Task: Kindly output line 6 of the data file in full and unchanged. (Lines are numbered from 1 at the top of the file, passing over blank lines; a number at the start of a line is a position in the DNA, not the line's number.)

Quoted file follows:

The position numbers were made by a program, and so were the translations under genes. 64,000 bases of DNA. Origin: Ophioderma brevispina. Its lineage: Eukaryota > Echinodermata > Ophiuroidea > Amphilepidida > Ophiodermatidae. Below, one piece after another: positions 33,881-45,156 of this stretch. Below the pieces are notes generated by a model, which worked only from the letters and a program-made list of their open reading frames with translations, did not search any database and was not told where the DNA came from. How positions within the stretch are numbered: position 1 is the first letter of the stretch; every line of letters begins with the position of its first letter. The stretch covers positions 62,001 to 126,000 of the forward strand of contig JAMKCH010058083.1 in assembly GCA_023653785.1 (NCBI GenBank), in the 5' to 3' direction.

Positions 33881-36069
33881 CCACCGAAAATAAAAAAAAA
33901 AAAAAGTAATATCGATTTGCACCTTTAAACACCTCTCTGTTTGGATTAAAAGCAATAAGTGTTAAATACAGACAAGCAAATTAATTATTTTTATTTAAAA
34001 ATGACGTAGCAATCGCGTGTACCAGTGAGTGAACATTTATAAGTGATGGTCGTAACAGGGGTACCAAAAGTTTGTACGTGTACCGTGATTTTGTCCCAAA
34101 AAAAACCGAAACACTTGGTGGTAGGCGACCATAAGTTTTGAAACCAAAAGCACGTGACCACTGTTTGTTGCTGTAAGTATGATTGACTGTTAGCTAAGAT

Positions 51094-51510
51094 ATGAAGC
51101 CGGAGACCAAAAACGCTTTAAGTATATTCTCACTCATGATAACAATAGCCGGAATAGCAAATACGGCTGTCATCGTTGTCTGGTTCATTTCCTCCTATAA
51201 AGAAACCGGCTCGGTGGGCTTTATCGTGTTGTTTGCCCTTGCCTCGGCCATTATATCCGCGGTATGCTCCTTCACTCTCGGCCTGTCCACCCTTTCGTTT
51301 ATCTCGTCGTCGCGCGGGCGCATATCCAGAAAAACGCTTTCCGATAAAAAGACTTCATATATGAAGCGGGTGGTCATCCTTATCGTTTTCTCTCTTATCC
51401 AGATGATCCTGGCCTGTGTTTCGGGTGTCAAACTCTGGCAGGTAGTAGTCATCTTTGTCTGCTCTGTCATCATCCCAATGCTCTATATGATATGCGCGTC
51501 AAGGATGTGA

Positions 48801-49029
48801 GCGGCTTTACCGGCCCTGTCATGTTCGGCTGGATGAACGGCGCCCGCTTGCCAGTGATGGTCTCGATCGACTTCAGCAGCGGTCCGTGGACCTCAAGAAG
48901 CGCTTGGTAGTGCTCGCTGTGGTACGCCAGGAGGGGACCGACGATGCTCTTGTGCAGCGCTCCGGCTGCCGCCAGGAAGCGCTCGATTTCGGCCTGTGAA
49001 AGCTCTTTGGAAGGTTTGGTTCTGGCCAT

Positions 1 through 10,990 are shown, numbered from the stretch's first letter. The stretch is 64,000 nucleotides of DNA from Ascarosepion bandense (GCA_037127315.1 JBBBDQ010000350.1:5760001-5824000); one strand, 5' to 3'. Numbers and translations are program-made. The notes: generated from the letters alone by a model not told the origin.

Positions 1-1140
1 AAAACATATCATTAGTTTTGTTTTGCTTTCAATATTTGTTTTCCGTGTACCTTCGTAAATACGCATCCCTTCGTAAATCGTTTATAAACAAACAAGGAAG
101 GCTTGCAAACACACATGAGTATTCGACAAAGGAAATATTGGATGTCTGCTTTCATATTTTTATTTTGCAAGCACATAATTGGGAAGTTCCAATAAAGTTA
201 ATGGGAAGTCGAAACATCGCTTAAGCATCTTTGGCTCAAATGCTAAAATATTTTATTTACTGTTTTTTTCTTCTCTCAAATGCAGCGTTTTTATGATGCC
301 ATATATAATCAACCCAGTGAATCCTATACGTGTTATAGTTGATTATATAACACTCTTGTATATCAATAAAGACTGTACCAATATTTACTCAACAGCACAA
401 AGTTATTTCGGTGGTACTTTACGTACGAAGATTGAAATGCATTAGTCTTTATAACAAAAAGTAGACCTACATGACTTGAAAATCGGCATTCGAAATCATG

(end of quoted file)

34101 AAAAACCGAAACACTTGGTGGTAGGCGACCATAAGTTTTGAAACCAAAAGCACGTGACCACTGTTTGTTGCTGTAAGTATGATTGACTGTTAGCTAAGAT